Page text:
“We believe you can support these properties with roving maintenance teams and still give great customer service,” Williams said.
Bradford notices that these residents “truly” care about the condition of their homes.
“More so than in apartments, these residents are treating these homes as their own,” Bradford said. “Our residents’ expectations are the same or even higher than that of apartment renters, given that often this is their first single-family home.
DHI Communities is a lease-up operator.
Bradford said that about 50% of its renters come from apartment living and 50% come from single-family homes.
“These renters are used to not having a property manager onsite,” Bradford said. “We maintain a leasing staff on the property and our maintenance and management staff is centralized.”
When ‘The Home’ is the Amenity
SFR-BTR is attracting unique clientele.
“SFR renters’ average age is 41,” Bradford said. “But ours are around 31 to 36. Somewhat surprisingly, we’re getting a lot of interest from students and their roommates who want to live in a home rather than an apartment.”
Williams said that one of the key demographics driving the interest in BTR is professional single women who appreciate the additional privacy and safety -- particularly with attached garages.
While apartment communities emphasize their amenities, a common refrain among SFR-BTR operators is that the “home” is the amenity. There are special perks that can help drive the lease, the panelists said.
“Our black-brick homes are popular, so we add a ‘pretty premium’ to them,” Bradford said. “We never saw that in apartment leasing. Tornado shelters are very popular in Oklahoma. We’ve also learned that it’s important that these homes come with garages large enough for full-sized trucks, because those are so popular in Texas.”
The panel said that developers are looking to add more storage space to these homes’ designs, too.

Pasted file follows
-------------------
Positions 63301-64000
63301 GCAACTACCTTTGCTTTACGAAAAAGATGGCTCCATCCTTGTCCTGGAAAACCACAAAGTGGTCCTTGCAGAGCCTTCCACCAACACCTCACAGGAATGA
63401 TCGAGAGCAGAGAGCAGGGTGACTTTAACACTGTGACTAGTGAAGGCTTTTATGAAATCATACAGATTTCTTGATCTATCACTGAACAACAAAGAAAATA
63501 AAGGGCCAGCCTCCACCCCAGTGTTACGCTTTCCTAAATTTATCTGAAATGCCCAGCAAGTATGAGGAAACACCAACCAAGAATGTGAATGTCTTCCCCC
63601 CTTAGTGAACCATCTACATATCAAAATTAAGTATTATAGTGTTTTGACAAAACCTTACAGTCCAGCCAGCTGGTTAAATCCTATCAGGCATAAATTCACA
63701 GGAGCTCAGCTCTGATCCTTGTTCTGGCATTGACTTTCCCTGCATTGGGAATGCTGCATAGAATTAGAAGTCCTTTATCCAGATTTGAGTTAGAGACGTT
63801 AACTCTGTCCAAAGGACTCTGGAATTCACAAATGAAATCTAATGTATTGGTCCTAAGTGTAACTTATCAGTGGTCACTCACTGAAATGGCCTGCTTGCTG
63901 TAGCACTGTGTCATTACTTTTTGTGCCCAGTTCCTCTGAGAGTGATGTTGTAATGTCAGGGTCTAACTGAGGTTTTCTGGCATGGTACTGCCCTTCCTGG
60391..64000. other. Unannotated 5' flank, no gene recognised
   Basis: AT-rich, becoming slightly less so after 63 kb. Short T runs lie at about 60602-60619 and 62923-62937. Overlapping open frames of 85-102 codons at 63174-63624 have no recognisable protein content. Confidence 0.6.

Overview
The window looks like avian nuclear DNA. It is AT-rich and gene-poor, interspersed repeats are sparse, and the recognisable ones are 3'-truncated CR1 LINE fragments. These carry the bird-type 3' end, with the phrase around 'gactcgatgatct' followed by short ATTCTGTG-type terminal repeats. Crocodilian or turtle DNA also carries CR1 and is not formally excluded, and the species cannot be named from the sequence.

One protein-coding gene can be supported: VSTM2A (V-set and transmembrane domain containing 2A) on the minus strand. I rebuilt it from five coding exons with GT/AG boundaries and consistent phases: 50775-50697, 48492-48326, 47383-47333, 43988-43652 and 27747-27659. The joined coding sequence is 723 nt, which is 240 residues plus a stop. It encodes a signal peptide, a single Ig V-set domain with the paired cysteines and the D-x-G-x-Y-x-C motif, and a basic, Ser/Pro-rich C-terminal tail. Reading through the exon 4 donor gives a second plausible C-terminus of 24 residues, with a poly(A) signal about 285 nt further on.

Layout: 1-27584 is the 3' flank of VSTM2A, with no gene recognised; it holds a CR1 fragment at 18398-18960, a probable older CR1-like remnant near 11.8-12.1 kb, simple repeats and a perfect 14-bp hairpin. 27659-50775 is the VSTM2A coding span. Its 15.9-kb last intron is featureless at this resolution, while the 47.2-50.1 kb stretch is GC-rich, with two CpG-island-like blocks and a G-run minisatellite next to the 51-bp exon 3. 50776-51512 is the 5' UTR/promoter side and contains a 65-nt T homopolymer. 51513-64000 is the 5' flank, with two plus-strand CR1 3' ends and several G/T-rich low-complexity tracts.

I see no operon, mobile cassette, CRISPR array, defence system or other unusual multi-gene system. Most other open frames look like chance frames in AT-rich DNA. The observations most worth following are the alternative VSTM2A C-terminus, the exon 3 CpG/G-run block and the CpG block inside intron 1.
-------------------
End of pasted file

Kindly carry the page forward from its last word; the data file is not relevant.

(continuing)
Williams said that leasing agents need to be trained on how to sell this “unique” product.
“Just because the person is great at leasing high-luxury apartments doesn’t mean they know how to sell these homes,” Williams said. “This is a different product with different demand drivers.”
They also require unique retention efforts and pitches.
Bradford pointed out these homes have more space than apartments, so the residents have more “stuff,” which means it’s more difficult and expensive to move.
“This is a point we often discuss throughout the renewal process,” she said.
Industry’s Primary Challenges Today
In addition to rising interest rates and materials costs, among the challenges today to expand SFR-BTR portfolios is acquiring land, Williams said.
“Land is a natural governor,” he said. “You need more acreage and the demand here [in Texas and other markets] has driven up the price.”
Resistance from “the locals” is another barrier.
“If you are building housing, there will be NIMBYs,” Williams said. “But SFR communities are typically an easier sell to local officials than apartments.”
Bradford said when DHI Communities is developing a new community, “we sit down with our adjacent for-sale neighborhoods and explain to them what we’re building and who will be living there because existing homeowners can become concerned.”
Paul Bergeron is a freelance writer for units Magazine.